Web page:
First and foremost, a well-designed outdoor lighting system revolves around effects, not fixtures. Desired effects are then accomplished via
selection of lamps, and, finally, the correct fixture choice. The components needed to make all these effects come together in one artful masterpiece are the skin and bones of the system, while the effects
are the allure, the goal, and the resulting glamour.
Designing the System – What to Light
Though complicated blueprints have been utilized in the past, nothing more than a sketch marking fixture location is required for designing of an LED landscape lighting system. Further, in lieu of even a sketch, flag markers can be placed in the yard, allowing for even easier appreciation of lighting zones. Placement of flags can be as simple as walking the yard, envisioning effects, and labeling the flags prior to placement.Though beautification is the end result of a well-designed LED landscape lighting system, be sure to consider safe passage for your family and for users unfamiliar with the layout of your yard, security (well-lit properties can be a prowler’s worst enemy), function and usability, and increased property value.Care must be taken to address all areas of a yard: pathways and sidewalks, property borders, focal and architectural features (don’t forget the house for that resort-like feel!) including trees, sculptures, fountains, and specimen plants. To learn more about effects, visit here
LED technology allows for much simpler design layouts than in the past, with less emphasis on voltage drop and therefore less concern with heavier gauge wire and multiple runs from multiple transformers. Since LED’s have a typical voltage range of 9v-15v and draw a much lower wattage than halogen bulbs, the size and resulting cost of transformers can be reduced.Without the fear of lamp failure so common to incandescent/halogen systems, wiring methods as simple as the “daisy chain” can now be utilized and therefore alternate and complicated wiring methods are not addressed here.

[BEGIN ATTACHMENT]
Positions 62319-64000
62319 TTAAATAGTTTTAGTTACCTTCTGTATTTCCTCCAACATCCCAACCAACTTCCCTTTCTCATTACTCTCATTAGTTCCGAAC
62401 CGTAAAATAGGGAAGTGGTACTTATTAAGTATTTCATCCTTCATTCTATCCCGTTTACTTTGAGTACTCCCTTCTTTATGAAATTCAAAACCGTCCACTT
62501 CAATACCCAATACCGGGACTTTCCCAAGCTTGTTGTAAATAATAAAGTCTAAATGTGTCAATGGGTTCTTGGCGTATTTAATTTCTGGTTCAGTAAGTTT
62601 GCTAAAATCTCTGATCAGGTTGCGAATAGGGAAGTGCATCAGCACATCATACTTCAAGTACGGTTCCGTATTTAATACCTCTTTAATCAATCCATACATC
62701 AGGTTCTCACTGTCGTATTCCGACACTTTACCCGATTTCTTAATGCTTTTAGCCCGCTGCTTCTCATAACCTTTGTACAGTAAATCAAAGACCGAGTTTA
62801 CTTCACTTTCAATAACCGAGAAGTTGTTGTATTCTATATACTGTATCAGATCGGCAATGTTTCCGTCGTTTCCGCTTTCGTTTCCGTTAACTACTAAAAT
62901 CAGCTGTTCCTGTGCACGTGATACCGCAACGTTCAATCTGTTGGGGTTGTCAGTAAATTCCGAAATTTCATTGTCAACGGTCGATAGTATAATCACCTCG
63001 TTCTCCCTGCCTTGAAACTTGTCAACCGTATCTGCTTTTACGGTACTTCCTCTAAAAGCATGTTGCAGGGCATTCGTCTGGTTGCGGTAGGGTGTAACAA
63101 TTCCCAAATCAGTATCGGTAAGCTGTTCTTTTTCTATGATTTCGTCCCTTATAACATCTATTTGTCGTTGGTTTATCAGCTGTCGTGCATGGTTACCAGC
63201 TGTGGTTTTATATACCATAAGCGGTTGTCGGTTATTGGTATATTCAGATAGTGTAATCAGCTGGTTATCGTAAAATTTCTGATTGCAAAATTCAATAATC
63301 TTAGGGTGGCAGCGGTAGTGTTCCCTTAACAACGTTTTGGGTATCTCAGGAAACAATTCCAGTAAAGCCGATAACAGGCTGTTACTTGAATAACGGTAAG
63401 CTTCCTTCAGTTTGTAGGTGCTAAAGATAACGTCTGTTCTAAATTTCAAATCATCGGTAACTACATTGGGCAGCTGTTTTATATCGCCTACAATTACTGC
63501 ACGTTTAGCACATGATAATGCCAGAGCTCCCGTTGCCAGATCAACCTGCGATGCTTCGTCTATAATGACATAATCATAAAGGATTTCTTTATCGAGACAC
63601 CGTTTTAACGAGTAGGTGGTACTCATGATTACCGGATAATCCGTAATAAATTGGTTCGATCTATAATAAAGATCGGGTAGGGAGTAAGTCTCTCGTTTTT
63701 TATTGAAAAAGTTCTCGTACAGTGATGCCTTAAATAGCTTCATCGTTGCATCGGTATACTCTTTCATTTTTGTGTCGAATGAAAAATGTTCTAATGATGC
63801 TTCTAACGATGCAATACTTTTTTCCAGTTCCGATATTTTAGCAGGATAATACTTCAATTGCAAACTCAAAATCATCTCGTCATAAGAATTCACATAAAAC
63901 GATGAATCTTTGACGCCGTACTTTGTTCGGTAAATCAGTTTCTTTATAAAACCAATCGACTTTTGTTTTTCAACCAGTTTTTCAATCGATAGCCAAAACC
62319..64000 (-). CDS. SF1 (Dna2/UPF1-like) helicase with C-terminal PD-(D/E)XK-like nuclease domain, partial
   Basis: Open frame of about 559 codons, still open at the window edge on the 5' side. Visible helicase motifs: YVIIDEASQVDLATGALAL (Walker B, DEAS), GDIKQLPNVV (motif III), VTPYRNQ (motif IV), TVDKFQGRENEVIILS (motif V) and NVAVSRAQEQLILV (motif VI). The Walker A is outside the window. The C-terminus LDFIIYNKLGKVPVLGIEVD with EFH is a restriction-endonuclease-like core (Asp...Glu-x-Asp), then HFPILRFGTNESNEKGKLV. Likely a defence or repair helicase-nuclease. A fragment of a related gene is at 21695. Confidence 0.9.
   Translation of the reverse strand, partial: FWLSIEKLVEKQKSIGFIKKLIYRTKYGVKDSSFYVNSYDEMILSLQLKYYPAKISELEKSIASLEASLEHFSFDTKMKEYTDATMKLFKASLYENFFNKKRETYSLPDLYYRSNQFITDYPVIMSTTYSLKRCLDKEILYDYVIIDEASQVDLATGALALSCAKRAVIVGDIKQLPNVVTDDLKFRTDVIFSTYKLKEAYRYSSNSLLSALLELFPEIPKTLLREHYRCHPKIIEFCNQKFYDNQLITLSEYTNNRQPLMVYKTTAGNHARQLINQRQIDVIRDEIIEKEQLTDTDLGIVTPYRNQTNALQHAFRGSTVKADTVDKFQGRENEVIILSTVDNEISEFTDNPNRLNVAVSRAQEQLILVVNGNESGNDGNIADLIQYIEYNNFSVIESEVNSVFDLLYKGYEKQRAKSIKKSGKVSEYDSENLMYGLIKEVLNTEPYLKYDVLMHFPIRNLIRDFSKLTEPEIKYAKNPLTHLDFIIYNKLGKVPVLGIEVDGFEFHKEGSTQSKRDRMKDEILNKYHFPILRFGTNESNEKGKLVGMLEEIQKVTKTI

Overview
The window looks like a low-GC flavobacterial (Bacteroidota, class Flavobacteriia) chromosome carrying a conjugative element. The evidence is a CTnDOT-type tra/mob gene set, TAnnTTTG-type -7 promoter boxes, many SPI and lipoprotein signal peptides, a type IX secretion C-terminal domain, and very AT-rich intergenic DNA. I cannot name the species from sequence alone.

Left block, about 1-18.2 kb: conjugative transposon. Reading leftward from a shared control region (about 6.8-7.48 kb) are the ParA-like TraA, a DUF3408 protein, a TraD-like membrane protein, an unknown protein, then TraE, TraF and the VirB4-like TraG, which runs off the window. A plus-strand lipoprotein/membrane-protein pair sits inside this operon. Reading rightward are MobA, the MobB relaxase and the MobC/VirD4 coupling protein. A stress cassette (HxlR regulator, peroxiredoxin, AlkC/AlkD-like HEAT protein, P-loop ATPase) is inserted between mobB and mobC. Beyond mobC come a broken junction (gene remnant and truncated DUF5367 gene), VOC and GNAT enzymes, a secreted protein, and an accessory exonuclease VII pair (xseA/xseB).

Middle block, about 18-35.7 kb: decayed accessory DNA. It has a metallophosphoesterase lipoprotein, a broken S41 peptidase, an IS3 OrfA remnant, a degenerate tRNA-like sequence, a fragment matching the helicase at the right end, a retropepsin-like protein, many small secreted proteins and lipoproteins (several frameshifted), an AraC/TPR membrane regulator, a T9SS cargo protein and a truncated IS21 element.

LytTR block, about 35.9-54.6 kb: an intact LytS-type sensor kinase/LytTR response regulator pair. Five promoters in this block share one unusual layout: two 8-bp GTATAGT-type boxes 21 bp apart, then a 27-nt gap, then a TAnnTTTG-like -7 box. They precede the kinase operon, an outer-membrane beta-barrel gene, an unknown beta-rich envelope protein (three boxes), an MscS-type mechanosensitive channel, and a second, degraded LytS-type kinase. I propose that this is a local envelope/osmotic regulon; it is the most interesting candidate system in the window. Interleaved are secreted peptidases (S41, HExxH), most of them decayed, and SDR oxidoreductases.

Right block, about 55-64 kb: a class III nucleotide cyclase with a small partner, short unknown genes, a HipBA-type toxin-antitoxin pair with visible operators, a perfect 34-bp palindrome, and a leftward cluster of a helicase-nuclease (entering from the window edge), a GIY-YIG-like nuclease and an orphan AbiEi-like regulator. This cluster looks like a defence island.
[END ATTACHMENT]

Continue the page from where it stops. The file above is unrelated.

What You’ll Need
A low-voltage LED landscape lighting system consisting of a few very important components:A transformer
– the heart of a low-voltage system, safely converts 120-volt (line voltage) power from your home to an economical 12-volt supply, and is simply plugged into an outlet (preferably strategically placed for easy access and best wire-run scenarios). A dedicated circuit is always best.Low-voltage wire
– UL listed, typically 14-gauge, 2-conductor is used for LED.Connectors
– silicone-filled and watertight are highly recommended and the choice of industry professionals.Fixtures
– Typically cast brass,
copper, stainless steel, or aluminum; a high-quality fixture is a weatherproof housing for the LED bulb, equipped with mounting method, lamp socket, lead wire, and lens.Bulbs (lamps)
– Chosen based on power (lumens or watts), color (Kelvin Temperature), and beam spread (assuming highest quality as a given).Controls
–Mechanical or digital timers, set to come on and shut off at desired times, from gear-type to astronomicalPhoto Cells enable hands-free, dusk-to-dawn operation (can be used in combination with a timer)Tools
– pick, shovel, wire strippers, wall anchors for the transformer, screwdriver, electrical and/or duct tape
Steps to installing low-voltage system
- Mount transformer to wall near outlet with heavy-duty anchors, following manufacturer’s instructions. Use a weatherproof outlet box if desired to keep moisture out. Install control of choice.
- Prepare fixtures for installation per manufacturer’s instructions, then place fixtures in their desired locations.
- Trench a maximum of 6” to run wiring to all fixtures.
- Connect fixtures with connectors and tape as necessary (tape can keep connections from being pulled apart) and insert stake into ground where applicable (some fixtures can be hung, wall-mounted, or underwater, and thus will not be staked).
- Attach wires to transformer.
- Test system, then bury wire.
You’re ready to enjoy!